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THQ Announces UFC Fighting Game Deal

Publisher THQ has announced an exclusive, worldwide agreement to publish video games based on the Ultimate Fighting Championship brand through 2011, as the company apparently looks to diversify beyond its existing, troubled WWE deal.

Simon Carless

January 16, 2007

1 Min Read

Publisher THQ has announced an exclusive, worldwide agreement to publish video games based on the Ultimate Fighting Championship brand through 2011, as the company apparently looks to diversify beyond its existing, troubled WWE deal. Apparently, the games will feature many of the past and present UFC superstars and UFC champions, and rights also include all other UFC event content including the Octagon - the fighting brand is becoming increasingly popular in North America, with pay-per-view events racking up hundreds of thousands of viewers in 2006. The deal includes games for all current and next-generation consoles, PC and handheld platforms, in addition to certain wireless rights. Rights also include online, downloadable and multi-player capabilities in connection with the various gaming systems. A previous UFC game published by Crave was released in 2002. However, THQ's relationship with World Wrestling Entertainment (WWE) has become a matter of speculation after this announcement, with WWE recently suing THQ claiming “improper sales” of video game titles in Asia, a continuation in part of a long-running lawsuit also involving toy maker Jakks Pacific. "Ultimate Fighting Championship and THQ represent the perfect marriage of rich content and proven development capabilities," said Kelly Flock, executive vice president of worldwide publishing, THQ. "The UFC brand has seen tremendous growth in recent years with wild popularity among the core gaming demographic. This relationship serves as an extraordinary addition to THQ's world-class license portfolio as we continue to expand our competitive sports offering."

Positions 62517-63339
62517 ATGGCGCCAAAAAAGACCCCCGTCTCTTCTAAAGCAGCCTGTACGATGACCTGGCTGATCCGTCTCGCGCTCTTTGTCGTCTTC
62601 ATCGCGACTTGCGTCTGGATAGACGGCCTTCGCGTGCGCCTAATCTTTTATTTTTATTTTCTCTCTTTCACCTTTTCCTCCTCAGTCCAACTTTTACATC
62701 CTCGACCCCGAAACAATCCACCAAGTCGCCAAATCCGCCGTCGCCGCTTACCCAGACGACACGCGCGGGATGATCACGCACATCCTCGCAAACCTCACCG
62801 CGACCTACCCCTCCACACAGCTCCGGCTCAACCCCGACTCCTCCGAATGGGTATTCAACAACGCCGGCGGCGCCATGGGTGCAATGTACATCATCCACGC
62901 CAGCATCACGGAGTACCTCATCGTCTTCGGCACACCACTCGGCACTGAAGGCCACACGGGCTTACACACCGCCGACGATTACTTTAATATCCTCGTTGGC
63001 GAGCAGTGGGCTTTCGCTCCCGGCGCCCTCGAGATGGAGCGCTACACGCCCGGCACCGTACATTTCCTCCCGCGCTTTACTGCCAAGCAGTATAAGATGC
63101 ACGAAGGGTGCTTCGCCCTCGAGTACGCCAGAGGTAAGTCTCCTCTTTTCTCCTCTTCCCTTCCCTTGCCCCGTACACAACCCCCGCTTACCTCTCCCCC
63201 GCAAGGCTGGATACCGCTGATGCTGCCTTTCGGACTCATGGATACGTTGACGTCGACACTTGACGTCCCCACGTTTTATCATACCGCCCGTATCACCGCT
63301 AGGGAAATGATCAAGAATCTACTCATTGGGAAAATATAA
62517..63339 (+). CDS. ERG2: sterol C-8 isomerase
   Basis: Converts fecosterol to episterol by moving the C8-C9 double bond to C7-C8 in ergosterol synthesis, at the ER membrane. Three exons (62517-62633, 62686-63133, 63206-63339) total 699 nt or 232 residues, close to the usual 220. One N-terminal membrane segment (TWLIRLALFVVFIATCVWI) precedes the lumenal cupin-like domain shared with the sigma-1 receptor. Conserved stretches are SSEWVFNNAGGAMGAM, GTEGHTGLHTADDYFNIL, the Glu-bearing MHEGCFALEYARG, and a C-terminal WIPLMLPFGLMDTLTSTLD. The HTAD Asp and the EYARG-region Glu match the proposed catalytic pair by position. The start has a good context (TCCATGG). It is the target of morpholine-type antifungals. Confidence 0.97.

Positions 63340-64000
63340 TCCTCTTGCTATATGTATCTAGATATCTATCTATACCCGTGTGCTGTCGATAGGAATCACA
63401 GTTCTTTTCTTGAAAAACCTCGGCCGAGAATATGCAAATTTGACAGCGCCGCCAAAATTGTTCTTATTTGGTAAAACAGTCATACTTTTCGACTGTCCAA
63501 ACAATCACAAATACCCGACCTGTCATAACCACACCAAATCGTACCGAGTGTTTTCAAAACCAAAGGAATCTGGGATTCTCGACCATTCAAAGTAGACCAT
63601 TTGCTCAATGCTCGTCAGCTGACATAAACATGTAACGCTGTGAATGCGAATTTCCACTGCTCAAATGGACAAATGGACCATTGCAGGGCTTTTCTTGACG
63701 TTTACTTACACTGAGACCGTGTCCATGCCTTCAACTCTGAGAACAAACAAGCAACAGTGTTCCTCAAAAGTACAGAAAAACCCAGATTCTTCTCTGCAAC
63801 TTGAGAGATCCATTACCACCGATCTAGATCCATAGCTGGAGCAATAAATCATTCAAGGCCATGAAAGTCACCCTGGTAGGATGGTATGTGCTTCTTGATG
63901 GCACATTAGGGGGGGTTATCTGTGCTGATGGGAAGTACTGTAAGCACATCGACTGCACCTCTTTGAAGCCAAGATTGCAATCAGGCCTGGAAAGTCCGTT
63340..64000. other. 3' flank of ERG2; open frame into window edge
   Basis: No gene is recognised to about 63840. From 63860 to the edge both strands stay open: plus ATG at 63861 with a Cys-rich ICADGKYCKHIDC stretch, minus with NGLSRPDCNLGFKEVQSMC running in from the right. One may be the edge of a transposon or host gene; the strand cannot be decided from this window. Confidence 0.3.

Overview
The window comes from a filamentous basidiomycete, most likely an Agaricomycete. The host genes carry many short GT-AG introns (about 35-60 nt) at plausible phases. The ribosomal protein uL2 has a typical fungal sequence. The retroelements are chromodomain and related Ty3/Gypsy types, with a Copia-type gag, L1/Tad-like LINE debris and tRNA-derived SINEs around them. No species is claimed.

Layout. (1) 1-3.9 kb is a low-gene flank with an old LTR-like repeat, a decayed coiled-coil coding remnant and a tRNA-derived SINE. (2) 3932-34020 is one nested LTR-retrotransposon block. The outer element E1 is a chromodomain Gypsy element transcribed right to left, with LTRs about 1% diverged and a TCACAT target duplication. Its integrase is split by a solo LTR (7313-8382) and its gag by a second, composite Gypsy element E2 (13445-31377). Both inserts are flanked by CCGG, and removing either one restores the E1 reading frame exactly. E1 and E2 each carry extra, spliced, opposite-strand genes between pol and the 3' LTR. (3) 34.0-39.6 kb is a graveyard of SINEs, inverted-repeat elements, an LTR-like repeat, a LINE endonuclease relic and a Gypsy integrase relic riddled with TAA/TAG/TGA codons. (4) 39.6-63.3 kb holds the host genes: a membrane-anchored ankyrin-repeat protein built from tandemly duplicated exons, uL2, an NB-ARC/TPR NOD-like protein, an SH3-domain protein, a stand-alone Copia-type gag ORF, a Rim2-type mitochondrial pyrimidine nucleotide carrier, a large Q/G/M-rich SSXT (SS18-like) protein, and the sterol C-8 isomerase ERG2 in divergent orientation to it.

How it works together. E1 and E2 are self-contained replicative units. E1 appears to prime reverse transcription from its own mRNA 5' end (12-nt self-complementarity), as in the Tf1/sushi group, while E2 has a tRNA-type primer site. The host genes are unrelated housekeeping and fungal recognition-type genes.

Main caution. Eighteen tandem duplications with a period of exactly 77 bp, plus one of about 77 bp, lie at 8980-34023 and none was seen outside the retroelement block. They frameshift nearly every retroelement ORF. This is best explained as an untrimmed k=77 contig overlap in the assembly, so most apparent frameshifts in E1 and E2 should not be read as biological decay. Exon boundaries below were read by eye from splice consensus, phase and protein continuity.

About the Author(s)

Simon Carless

Blogger

Simon Carless is the founder of the GameDiscoverCo agency and creator of the popular GameDiscoverCo game discoverability newsletter. He consults with a number of PC/console publishers and developers, and was previously most known for his role helping to shape the Independent Games Festival and Game Developers Conference for many years.

He is also an investor and advisor to UK indie game publisher No More Robots (Descenders, Hypnospace Outlaw), a previous publisher and editor-in-chief at both Gamasutra and Game Developer magazine, and sits on the board of the Video Game History Foundation.

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